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An Artist's Controversial Stamp Acts
Hernandez de Luna creates the stamps on a computer. The paper he prints them on is perforated with a century-old pedal contraption he found in a thrift store. He collects old envelopes from specialty stores to complement the stamps. For example, a stamp of a marijuana leaf was mailed on a 1924 envelope from the Department of Agriculture. Stamps referring to priest sex abuse were sent on old envelopes from Boys Town and various churches. A stamp featuring Ted Kaczynski was mailed on a Postal Service envelope. A Bill Clinton stamp is on a copy of a White House envelope.
He usually sends the letters to himself or to galleries where he is exhibiting. Sometimes they arrive with messages like "this is a fraudulent stamp" or "this is blasphemy" scrawled on them, presumably by postal workers. Most of them are hand-canceled, meaning that workers got a close look at the stamp and sent it through the mail anyway.
"That makes them a participant in the art," he says.
Hernandez de Luna says he is part of an international "mail art" tradition.
One of the first fake stamps to gain attention was French artist Yves Klein's monochrome blue, used to mail out thousands of invitations to exhibits in the '50s. American Robert Watts, a '60s artist, is also a patriarch of fake stamps. A number of artists currently produce fake stamps, but Hernandez de Luna is one of the few mailing them.
Lynne Warren, curator of the Museum of Contemporary Art in Chicago, where Hernandez de Luna's work was shown in 2003, says he is part of the heritage of Fluxus, a radical art movement that flourished in Europe and the United States in the 1960s in the hands of people like Joseph Beuys and Yoko Ono. It rejected traditional art objects and promoted happenings and other kinds of artmaking that went outside the bounds of galleries and disturbed the status quo. "They were," Warren says, "a very subversive lot who wanted to get art more directly to the people."
Hernandez de Luna says the provocative content of his stamps is appreciated, especially in the post-9/11 world of heightened security. Many of his stamps lampoon the Republican administration, but he also attacks high-profile Democrats, featuring references to Bill Clinton's infidelity and Jesse Jackson's out-of-wedlock child.
"Anyone who does something shameful and deceiving, who preaches moral greatness and then screws up, they deserve to be on a stamp," he says. "Politicians are easy targets. And I have a real dislike for the Catholic Church -- I was raised Catholic -- what they teach and what they hide."
He "left the pope alone for a few years" at the request of his mother, "a real old-fashioned Mexican woman."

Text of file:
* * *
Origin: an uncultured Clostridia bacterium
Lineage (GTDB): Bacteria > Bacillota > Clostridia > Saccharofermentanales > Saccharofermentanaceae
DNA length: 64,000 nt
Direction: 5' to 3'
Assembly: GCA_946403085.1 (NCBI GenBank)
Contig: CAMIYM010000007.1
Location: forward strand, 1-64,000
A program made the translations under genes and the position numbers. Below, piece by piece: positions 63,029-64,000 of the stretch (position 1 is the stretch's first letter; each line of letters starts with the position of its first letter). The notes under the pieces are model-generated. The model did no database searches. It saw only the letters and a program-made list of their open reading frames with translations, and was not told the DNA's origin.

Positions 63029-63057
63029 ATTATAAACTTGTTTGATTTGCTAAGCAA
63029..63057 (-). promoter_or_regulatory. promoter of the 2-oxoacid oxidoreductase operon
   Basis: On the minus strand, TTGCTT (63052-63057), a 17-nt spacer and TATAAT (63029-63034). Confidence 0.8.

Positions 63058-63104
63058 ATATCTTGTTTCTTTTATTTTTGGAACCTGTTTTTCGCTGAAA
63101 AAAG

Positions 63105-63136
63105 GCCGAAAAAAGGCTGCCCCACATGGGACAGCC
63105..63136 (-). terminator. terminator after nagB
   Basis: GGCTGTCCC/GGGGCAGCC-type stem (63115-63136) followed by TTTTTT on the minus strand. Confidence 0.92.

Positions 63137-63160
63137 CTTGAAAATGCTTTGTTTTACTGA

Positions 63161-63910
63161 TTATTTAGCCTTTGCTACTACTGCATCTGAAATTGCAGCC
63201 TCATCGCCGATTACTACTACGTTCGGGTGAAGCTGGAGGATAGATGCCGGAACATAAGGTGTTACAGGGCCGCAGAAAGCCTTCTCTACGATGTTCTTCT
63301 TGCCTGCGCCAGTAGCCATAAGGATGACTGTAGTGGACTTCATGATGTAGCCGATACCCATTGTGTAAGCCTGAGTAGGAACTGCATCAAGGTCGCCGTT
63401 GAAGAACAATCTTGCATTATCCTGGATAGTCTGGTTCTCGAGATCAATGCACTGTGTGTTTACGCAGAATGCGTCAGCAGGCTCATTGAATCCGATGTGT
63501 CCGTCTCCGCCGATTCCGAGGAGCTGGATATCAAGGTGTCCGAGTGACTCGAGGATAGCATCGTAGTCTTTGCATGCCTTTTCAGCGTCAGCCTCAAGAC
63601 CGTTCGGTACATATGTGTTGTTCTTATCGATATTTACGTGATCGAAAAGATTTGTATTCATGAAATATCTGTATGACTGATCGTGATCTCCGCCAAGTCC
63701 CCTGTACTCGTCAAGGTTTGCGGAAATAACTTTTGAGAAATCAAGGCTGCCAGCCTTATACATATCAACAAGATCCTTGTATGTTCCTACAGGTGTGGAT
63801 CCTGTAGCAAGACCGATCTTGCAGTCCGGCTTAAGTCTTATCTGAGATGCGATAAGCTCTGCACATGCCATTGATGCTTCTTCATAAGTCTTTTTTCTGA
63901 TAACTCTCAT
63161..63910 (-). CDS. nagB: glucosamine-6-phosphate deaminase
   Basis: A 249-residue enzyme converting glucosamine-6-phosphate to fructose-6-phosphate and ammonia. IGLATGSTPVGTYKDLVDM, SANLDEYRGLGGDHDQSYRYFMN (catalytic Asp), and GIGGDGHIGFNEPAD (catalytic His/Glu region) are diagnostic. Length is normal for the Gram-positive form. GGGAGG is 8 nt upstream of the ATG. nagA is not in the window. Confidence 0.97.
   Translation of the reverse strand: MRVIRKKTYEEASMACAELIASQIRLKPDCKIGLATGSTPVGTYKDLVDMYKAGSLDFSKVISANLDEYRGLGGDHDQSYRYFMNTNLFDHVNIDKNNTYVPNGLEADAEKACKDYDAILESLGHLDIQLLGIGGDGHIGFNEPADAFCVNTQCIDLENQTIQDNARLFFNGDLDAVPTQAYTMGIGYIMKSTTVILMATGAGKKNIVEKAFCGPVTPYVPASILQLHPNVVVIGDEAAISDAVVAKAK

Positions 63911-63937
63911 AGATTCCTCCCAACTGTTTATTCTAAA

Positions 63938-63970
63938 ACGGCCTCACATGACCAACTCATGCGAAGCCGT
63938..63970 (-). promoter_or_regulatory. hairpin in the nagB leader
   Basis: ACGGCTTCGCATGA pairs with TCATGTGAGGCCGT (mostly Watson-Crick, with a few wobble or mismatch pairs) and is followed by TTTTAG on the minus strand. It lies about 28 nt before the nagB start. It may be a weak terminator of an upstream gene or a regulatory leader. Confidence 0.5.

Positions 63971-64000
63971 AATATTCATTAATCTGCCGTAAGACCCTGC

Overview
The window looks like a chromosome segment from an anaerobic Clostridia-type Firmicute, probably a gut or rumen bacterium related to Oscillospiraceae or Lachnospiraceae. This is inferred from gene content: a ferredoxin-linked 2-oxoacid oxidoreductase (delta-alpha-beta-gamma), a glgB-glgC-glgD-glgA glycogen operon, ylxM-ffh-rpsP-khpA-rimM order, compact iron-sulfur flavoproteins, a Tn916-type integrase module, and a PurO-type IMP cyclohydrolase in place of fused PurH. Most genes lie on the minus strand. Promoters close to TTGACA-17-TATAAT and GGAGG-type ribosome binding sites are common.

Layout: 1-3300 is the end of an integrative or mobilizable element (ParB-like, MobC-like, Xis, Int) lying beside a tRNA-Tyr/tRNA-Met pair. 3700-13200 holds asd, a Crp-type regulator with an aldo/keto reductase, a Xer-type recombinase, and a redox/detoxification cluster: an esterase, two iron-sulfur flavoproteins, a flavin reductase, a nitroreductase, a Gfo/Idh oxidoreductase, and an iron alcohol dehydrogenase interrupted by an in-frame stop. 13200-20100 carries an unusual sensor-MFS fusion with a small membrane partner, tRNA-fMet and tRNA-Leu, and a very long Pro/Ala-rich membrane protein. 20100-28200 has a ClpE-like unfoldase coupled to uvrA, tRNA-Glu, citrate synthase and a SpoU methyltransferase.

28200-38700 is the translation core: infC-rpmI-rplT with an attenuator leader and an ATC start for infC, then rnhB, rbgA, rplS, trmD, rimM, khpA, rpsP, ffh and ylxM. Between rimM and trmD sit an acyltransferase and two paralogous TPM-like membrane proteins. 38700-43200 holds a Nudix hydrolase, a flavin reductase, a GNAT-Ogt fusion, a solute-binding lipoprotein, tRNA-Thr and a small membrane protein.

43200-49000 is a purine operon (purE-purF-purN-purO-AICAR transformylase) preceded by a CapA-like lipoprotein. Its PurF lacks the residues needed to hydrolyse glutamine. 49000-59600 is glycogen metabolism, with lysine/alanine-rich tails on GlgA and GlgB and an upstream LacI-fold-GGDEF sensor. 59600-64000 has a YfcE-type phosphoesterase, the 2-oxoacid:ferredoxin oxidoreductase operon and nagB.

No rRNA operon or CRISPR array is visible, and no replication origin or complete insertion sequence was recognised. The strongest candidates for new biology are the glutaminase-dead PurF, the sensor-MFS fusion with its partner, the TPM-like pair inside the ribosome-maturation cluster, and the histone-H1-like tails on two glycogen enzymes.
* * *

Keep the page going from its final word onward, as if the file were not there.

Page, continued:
A stamp that has drawn complaints shows a traditional image of Jesus and Mary turned on its side in a sexually suggestive way.
Hernandez de Luna sees his work as a way to bring levity to contemporary political and social issues, as in the stamps that advertised anthrax in orange, lemon-lime and grape flavors.
"I made the fruit anthrax stamp in reaction to how the media was so overrun with the anthrax scare," he says.
That stamp and the ensuing federal inquiry caused the cancellation of a 2002 show of "Sinister Plants of North America" that Hernandez de Luna and Thompson had been commissioned to do at the Peggy Notebaert Nature Museum in Chicago.
Despite his scrapes, the FBI's Chicago office said there is no ongoing investigation of Hernandez de Luna's work. Secret Service spokesman Lorie Lewis said the inquiry into the Columbia College exhibit has been completed, with no art confiscated and no one charged. A spokeswoman for the Postal Service said she couldn't comment on whether it is conducting an investigation but was familiar with his history. The Postal Service issued cease-and-desist letters in 1997 and 1998.
"We respect artistic freedom, but we also have a responsibility to look into exhibits or statements when necessary," she said.
Hernandez de Luna has never been charged or arrested in connection with his art. With recent works including an image of a plane flying into the Sears Tower and "the Hamas baby bomber," Hernandez de Luna thinks he may draw more scrutiny from authorities. It's a risk he's willing to take.
"Everything has a consequence," he says. "If you get in a love affair, that will have a consequence. If you do something to provoke, as an artist that's our mission."
He says if he went to jail for his art, he could accept that.
"If I can just get someone to really think about what's going on in our world, I'm happy."